Proof That It’s Pre-Code
- Sleazy louse seducing his way through a mansion, both upstairs and down
- Extramarital affairs like crazy
- Attempted rape (I actually typed “attempted rap” in my notes, so I may just be remembering this wrong)
- The villain suffers no comeuppance and learns nothing
I’ve written about Rudolph Valentino for this site once before, and I guess it’s my turn with the other silent film romance king, John Gilbert. I won’t lie and pretend that I’m intimately familiar with Gilbert (I’ve seen bits of The Flesh and The Devil but never the whole thing), but his importance as a matinee idol is striking compared to his role in Downstairs, even moreso once you realize he wrote the story the film is based on.
This is remarkable in some ways because Gilbert plays the film’s horrendously unappealing and thoroughly contemptible scoundrel, Karl. He shows up in time for the wedding of the head butler, Albert, and the head maid, Anna, and with just enough time to make some nice little eyes at the bride.
Downstairs reminds me a lot of Gosford Park, Robert Altman’s film from earlier this century about a murder mystery set in a divided English manor. Both movies take more interest in the servants than the bumbling barons and baronesses, and both contain a kernel of resentful sadness about the world all of these characters are most assuredly trapped in.
Not that I can blame them for that feeling.
Karl’s arrival throws things out of sync, though. What murder is to Gosford Park, seduction is for Downstairs. Karl’s affairs, which take him from the baroness to the old cook to Anna, leave nothing but an emotional wake of anger and sadness. The baroness does hers on a whim, and soon finds herself blackmailed, while the cook is cheated out of her money, and the blushing bride finds yet another reason to blush.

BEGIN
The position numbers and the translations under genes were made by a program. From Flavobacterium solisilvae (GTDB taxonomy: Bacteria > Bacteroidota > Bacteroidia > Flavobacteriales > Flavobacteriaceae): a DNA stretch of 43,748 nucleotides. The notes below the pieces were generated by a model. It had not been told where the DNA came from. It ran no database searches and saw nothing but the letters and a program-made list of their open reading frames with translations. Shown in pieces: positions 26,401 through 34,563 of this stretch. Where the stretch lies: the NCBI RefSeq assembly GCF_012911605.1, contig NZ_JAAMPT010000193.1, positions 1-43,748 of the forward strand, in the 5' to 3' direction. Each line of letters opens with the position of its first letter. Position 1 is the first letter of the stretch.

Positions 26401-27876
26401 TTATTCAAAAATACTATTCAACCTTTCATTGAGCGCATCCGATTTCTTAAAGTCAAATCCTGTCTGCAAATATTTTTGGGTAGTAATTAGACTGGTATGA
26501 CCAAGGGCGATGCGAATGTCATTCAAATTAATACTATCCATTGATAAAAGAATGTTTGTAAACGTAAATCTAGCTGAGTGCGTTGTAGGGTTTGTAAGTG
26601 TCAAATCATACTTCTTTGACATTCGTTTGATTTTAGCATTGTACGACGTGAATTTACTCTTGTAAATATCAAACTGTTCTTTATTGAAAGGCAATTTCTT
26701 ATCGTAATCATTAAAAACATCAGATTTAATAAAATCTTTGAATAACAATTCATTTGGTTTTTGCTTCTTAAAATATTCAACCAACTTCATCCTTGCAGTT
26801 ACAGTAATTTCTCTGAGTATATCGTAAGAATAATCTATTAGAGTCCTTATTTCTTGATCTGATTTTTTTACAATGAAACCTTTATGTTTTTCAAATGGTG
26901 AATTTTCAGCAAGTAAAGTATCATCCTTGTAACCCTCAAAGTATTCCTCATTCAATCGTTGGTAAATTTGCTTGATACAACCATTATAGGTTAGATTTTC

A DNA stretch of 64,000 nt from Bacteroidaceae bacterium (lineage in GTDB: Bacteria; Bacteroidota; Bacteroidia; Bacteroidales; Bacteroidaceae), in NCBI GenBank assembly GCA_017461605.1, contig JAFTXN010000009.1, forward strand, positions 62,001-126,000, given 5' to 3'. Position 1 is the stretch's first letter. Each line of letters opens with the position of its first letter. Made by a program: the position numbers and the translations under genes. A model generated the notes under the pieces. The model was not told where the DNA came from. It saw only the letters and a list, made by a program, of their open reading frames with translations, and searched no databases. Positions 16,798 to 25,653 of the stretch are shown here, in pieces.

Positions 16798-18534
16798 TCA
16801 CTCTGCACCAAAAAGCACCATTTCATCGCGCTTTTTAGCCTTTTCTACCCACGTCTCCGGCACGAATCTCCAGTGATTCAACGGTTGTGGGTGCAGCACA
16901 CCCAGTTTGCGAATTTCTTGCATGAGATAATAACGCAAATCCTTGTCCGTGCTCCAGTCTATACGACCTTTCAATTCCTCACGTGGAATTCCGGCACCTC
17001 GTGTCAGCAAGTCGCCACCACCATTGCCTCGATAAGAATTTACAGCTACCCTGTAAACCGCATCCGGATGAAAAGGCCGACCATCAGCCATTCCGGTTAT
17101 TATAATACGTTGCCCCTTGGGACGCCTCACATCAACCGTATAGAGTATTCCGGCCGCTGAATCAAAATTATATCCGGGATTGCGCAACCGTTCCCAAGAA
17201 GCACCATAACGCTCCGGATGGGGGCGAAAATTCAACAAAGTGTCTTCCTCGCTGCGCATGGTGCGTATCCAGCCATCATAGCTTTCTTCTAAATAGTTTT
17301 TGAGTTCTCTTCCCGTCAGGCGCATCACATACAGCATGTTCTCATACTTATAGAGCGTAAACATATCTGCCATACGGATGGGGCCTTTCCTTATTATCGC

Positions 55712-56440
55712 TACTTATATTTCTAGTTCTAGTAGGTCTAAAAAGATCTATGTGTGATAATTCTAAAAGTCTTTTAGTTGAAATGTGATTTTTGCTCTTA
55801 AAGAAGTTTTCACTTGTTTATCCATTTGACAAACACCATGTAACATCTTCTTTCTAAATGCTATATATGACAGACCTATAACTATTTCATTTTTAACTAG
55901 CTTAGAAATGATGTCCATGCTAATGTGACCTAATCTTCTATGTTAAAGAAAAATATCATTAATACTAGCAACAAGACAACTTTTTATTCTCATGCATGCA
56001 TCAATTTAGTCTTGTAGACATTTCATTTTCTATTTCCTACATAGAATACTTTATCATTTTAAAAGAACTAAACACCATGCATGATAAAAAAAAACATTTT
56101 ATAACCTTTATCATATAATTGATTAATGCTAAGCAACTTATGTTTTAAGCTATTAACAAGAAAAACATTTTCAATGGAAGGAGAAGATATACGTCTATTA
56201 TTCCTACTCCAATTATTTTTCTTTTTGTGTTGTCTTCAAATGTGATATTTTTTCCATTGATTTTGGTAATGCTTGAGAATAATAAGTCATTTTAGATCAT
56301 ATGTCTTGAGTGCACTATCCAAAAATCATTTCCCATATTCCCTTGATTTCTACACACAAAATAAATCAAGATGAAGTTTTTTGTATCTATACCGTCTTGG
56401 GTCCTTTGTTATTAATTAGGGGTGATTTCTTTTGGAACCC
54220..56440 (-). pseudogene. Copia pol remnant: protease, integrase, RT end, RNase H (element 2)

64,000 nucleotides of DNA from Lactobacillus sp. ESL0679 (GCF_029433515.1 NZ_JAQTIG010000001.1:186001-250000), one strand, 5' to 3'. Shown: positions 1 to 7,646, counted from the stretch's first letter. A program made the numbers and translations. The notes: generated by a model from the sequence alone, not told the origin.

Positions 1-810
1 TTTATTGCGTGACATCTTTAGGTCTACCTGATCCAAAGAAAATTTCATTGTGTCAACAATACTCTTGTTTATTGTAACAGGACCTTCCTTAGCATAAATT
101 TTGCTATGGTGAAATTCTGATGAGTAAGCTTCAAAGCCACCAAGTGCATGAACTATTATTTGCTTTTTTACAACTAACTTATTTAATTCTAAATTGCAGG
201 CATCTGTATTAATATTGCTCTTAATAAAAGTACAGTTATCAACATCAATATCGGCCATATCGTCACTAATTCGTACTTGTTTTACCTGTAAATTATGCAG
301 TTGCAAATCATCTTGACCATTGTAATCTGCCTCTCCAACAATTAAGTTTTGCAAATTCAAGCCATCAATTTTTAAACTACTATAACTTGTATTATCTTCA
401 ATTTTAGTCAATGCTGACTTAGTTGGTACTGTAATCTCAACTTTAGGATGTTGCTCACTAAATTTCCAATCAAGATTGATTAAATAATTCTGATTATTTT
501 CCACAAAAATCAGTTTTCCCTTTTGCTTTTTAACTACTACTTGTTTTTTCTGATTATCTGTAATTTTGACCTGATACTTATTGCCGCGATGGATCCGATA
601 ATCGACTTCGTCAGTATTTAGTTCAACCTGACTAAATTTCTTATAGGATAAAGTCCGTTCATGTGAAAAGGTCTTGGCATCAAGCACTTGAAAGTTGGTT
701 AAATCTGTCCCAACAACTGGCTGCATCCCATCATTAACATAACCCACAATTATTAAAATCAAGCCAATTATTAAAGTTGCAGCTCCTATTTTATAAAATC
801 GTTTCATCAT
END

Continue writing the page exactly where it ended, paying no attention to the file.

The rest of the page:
The main meat of the movie is between Albert and Anna, as Anna resists Karl forcefully until a bottle of wine changes her mind. Albert is furious, but, in a welcome move, the movie let’s her have her own side. She angrily explains to him that there’s two types of making love, and Albert isn’t exactly the fiery, passionate type she’s always heard so much about.
Anna comes to her senses pretty soon, and Karl’s enough to put anyone off after a bit. Karl’s not the type who takes no for an answer, and he and Albert are soon led to blows. This leads to one of the more telling scenes in the film, as Albert begins to strangle Karl when the house’s comes down the stairs and tells him to stop. The baron knows nothing of what’s going on, he simply tells them to stop and Albert must comply.
There’s some interesting class conflicts demonstrated, but Downstairs doesn’t have much else going for it. My main beef (and/or beefs) with Downstairs comes from the utter lack of tension. The ‘sleeping their way to the top’ story is told with more relish and sauce in Red Headed Woman (which came out the same year) and here it never really goes anywhere deeper or more pointed, outside of Anna’s brief explanation of the degrees of passion.
It often plays like the serious version of a Lubitsch flick, and, in the end, no one really seems to learn anything except poor Anna, who realizes not to trust the snakes of the world. It’s too bad it doesn’t take a deeper look at its situation.
Gilbert playing so completely against type and by his own choice is a defiant and telling one; the man died three years later of alcoholism. Seeing him here going from a great lover to a rapist madman can either be seen as a sign of daring or the last desperate hope for artistic glory. He’s great in the film, it’s just too bad that his life is much more interesting than much of anything here.
Vidor · December 9, 2020 at 12:26 am
The particular tragedy about Gilbert is that he was actually a great actor, as this movie shows. Maybe he doesn’t remain a star, but if he hadn’t drank himself to death he could have had a good second act as a character actor.
Who came out of the talkies as big a star as they were before? Garbo. Ronald Colman. Norma Shearer, but she was married to the head of MGM. That’s about it, isn’t it? Crawford if you want to stretch the point as she was *just* hitting it big at the end of the silent age.
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